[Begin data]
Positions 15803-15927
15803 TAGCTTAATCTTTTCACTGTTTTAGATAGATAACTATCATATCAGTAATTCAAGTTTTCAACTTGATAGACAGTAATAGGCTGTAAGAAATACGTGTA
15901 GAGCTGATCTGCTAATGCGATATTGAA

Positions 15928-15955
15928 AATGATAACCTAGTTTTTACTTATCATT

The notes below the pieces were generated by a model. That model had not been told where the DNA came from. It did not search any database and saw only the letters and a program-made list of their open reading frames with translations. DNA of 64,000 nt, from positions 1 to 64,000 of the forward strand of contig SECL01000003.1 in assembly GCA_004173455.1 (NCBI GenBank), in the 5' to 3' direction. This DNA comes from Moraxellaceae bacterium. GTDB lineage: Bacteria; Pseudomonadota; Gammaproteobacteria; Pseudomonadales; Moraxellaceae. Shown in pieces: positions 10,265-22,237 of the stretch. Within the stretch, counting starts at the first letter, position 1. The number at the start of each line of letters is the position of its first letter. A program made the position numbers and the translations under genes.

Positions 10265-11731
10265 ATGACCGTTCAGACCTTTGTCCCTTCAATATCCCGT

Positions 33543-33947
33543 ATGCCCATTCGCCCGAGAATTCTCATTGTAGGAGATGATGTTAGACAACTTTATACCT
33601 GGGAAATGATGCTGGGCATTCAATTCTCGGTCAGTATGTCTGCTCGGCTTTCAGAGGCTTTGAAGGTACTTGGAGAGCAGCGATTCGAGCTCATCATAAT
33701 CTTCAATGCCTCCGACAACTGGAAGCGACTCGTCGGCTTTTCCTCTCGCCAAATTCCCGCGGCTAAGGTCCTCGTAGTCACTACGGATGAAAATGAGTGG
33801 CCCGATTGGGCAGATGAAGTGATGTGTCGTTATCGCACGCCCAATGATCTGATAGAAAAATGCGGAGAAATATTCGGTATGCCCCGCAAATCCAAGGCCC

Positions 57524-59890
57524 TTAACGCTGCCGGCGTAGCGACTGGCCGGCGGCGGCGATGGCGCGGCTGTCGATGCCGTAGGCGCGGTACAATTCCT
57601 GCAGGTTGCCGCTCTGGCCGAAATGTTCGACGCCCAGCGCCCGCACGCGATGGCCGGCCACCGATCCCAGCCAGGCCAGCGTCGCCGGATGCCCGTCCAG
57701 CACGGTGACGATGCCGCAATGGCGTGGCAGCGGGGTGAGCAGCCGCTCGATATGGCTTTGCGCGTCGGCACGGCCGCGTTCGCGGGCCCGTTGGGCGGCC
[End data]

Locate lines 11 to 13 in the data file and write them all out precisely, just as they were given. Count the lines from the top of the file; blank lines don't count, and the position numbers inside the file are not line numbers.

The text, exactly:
33601 GGGAAATGATGCTGGGCATTCAATTCTCGGTCAGTATGTCTGCTCGGCTTTCAGAGGCTTTGAAGGTACTTGGAGAGCAGCGATTCGAGCTCATCATAAT
33701 CTTCAATGCCTCCGACAACTGGAAGCGACTCGTCGGCTTTTCCTCTCGCCAAATTCCCGCGGCTAAGGTCCTCGTAGTCACTACGGATGAAAATGAGTGG
33801 CCCGATTGGGCAGATGAAGTGATGTGTCGTTATCGCACGCCCAATGATCTGATAGAAAAATGCGGAGAAATATTCGGTATGCCCCGCAAATCCAAGGCCC